The gun and its tripod were carried separately and both were heavy. The Vickers Mk I was 30 lb (13.6 kg) without the water and tripod, and weighed 40 lb (18.1 kg) with the water. The original design did not anticipate it being carried up jungle-covered mountains on men’s backs, but such was the weapon’s popularity that men were generally content to pack it to all manner of difficult locations. The tripod would be set up to make a firm base, often dug into the ground a little and perhaps with the feet weighted down with sandbags. The water jacket would be filled with about four litres of water from a small hole at the rear end, sealed by a cap. The evaporative cooling system, though heavy, was very effective and enabled the gun to keep firing far longer than its air-cooled rival weapons. If water was unavailable, soldiers were known to resort to using their urine.[9] It was sometimes claimed that crews would fire off a few rounds simply to heat their gun’s cooling water to make tea, despite the resulting brew tasting of machine-oil.[10]

The loader sat to the gunner’s right, and fed in belts of cloth, into which the rounds had been placed. The weapon would draw in the belt from right to left, pull the next round out of the belt and into the chamber, fire it, then send the fired brass cartridge down and out of the receiver while the cloth belt would continue out the left side. During sustained fire, the barrel would heat up which heated the water in the jacket until hot enough for the water to evaporate or boil thereby cooling the barrel releasing the heat through steam. It took the Mk I 600 rounds of continuous fire to boil the water in the jacket, evaporating at a rate of 1.5 pints (0.852 L) per 1,000 rounds.[7] The steam would reach the top of the jacket and enter a steam tube which led to a port that was situated under the jacket near the muzzle. A hose was connected to this, which released the steam into a metal water can allowing it to be vented away from the rest of the gun hiding the steam cloud and the gun’s position. This also allowed any condensate to be reclaimed from the steam. Before the can got too full, it would be emptied back into the jacket to replenish the water level which would have fallen as the water evaporated and boiled away. If the water jacket needed to be emptied, a plug under the jacket could be unscrewed to drain the entire jacket.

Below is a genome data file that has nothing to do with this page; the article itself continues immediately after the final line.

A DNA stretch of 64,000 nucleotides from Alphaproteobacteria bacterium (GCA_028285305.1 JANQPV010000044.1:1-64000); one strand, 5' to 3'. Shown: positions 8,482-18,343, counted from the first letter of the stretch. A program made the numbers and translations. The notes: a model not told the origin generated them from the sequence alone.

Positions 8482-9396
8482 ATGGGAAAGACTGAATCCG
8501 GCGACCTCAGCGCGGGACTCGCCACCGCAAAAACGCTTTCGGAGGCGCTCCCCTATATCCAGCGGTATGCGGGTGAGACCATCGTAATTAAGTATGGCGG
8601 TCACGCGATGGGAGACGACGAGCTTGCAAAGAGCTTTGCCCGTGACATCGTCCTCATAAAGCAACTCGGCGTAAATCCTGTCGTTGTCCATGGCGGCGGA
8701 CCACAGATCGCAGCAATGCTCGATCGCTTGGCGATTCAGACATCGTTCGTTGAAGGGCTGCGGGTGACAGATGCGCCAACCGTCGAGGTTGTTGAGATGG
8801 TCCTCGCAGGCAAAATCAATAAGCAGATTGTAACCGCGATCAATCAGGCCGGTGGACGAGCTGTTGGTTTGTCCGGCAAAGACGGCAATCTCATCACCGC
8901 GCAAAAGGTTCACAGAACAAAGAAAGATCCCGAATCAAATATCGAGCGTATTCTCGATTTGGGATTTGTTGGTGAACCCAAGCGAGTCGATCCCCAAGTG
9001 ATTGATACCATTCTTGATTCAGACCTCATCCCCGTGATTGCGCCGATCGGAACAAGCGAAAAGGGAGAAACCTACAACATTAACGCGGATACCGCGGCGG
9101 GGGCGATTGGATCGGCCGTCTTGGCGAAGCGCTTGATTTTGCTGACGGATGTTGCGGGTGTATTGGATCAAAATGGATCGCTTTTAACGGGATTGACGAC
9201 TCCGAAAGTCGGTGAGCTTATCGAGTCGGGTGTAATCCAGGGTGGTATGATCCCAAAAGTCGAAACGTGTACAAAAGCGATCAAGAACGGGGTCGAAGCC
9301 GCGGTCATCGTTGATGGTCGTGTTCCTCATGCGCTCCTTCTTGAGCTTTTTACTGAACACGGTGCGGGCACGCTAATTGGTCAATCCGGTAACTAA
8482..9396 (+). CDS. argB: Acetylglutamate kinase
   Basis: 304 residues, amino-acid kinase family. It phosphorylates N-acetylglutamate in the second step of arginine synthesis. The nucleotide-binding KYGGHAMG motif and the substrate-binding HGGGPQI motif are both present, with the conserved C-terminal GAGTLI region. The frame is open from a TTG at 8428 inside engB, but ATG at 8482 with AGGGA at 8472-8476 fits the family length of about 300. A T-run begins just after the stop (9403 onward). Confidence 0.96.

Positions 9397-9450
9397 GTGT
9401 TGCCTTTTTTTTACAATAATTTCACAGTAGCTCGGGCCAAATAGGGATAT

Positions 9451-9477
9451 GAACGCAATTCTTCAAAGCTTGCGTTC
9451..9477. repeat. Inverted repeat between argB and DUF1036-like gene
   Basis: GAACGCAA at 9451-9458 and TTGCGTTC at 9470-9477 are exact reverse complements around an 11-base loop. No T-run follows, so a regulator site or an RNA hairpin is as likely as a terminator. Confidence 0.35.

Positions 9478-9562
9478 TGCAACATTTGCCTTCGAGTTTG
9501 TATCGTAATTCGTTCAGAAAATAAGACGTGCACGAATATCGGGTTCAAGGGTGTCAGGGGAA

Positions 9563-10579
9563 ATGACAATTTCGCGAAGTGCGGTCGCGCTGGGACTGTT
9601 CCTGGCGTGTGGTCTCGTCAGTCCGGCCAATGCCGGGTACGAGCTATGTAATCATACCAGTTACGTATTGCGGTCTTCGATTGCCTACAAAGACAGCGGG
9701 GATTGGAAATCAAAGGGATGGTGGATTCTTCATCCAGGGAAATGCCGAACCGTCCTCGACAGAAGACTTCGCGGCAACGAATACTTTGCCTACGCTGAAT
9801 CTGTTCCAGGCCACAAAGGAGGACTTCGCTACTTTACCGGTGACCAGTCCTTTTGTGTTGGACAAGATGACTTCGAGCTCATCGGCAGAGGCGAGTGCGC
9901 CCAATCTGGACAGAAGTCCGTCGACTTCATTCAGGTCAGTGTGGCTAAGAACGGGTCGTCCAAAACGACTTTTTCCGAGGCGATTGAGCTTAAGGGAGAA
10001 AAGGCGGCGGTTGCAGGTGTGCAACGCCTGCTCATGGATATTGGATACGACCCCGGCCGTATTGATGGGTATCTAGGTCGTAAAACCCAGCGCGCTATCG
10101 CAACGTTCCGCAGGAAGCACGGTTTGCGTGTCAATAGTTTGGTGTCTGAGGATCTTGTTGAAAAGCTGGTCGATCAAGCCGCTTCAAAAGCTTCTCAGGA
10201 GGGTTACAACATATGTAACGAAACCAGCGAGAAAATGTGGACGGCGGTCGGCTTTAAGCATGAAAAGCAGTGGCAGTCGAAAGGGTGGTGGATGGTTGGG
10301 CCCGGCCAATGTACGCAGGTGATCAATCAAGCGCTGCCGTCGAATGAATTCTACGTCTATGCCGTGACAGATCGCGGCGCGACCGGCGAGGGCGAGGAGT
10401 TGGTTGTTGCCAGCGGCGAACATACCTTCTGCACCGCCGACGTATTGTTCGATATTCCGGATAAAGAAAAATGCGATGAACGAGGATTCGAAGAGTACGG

Clinometer for Vickers .303 machine gun